The arrival of spring is just a few weeks away, and many are looking forward to getting outdoors and enjoying the building warmth. But, for millions of Americans, the season of rebirth also brings a return of sneezing, sniffles, coughing and itchy eyes due to seasonal allergies. We've got you covered with AccuWeather's annual spring allergy forecast. Meteorologists say Americans who live in one particular area of the country may want to stock up on tissues.
Allergy sufferers in the eastern United States should brace for a long and severe season this spring as predicted above-normal rainfall and near-average temperatures mean much of the region will be ripe for tree, weed and grass pollen production, according to AccuWeather meteorologists.
Above-average pollen levels are in store for a huge portion of the country, an area that has a population of 193 million people and stretches all the way from Texas to Michigan on east. More than 50 million Americans suffer from seasonal allergies. Even if individuals don't suffer, there are ripple effects from family members, including millions of children, who struggle with symptoms.
"Grass pollen sufferers will face a long and severe season into summer," AccuWeather Senior Meteorologist Alan Reppert said.
The ideal growing conditions mean the season is likely to get underway even earlier than usual. The same is true for tree pollen from the mid-Atlantic down to the Gulf and the southern Plains.
"With above-normal rainfall and near-average temperatures for much of spring, we will have plenty of tree growth in the Southeast and even pushing into the southern Plains and mid-Atlantic," Reppert said.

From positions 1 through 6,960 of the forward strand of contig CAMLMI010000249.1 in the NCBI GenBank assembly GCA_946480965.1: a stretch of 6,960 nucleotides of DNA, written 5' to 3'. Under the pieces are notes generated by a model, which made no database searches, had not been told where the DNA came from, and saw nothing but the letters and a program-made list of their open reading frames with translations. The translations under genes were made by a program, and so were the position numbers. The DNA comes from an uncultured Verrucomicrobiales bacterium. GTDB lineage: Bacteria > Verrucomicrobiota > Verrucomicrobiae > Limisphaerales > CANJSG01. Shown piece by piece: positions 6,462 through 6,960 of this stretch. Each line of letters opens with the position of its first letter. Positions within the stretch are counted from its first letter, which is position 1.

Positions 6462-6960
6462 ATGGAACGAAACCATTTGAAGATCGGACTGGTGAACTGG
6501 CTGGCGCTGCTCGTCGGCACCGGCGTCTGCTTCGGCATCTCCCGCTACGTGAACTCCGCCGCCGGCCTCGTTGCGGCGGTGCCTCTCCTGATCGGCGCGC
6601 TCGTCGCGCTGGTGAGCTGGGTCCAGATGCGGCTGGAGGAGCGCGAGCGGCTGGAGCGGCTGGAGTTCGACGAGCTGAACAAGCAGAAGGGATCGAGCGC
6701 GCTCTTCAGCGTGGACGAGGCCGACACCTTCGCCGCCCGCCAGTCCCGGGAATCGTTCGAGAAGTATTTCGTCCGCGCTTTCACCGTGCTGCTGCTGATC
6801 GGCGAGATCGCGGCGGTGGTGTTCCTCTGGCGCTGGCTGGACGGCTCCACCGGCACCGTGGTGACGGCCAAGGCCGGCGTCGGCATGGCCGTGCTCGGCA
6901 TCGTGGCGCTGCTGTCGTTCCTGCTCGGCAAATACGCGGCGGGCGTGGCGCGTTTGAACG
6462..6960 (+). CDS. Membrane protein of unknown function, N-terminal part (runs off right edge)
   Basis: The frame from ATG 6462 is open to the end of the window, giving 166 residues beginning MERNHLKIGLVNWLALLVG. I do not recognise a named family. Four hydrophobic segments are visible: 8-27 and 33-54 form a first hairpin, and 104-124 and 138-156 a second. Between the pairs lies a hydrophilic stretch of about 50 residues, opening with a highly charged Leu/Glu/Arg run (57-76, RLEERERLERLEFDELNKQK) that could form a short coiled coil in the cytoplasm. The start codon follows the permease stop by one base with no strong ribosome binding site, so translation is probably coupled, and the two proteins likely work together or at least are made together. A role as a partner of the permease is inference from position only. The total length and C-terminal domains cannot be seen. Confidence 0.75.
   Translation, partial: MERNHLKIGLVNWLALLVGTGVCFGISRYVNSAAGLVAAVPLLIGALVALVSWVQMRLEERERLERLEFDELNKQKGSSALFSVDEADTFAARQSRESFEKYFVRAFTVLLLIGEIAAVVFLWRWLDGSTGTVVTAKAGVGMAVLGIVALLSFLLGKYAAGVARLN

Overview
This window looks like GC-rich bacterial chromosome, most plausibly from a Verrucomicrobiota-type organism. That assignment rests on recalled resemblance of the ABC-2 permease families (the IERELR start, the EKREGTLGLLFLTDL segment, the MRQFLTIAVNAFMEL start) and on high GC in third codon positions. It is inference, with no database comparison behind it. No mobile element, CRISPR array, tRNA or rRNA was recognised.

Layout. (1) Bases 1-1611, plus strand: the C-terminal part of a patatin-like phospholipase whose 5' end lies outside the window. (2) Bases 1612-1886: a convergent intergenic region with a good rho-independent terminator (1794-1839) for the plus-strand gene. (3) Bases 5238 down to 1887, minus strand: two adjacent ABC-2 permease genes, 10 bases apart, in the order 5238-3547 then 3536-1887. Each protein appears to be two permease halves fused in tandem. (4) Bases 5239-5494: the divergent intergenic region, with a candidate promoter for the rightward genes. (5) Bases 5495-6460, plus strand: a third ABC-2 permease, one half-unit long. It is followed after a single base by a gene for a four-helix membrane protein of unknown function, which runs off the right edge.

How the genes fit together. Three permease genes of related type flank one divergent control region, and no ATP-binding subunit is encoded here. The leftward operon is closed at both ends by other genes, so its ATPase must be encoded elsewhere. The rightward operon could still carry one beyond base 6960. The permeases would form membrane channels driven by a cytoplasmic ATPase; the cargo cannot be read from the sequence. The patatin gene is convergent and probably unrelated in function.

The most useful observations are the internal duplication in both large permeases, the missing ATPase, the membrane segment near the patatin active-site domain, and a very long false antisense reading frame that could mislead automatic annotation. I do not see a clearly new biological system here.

"This will bring a severe tree pollen season to much of the East and the Gulf coastline," he said.
The forecast in these areas will also spell trouble for those affected by weed pollen, as well-above-average levels could persist straight into the fall.
The rest of the country will not be hit quite as hard, but allergy sufferers in a few locations may still want to keep tissues handy.
Above-average tree pollen levels will target the eastern Rockies and cities along the West coast, but the Northwest and Southwest will catch a break.
Weed pollen sufferers in the northern Plains and northern Rockies will also get off easy this spring.
"We will continue to see the lack of rainfall and some warm air take a toll on plant growth and lead to below-average and even well-below-average weed pollen from the northern Plains into the northern Rockies," Reppert said.
One of the best ways to manage spring allergy symptoms is to see a board-certified allergist, who can help to create a tailored treatment plan, which may involve starting medicines before the season begins and immunotherapy. Allergists also recommend limiting or avoiding going outdoors at peak times of day for pollen, typically from 5 a.m. to 10 a.m. and at dusk. Warm and windy days can often exacerbate conditions for allergy sufferers.
For more on what to expect in your part of the country this season, check out our spring forecast.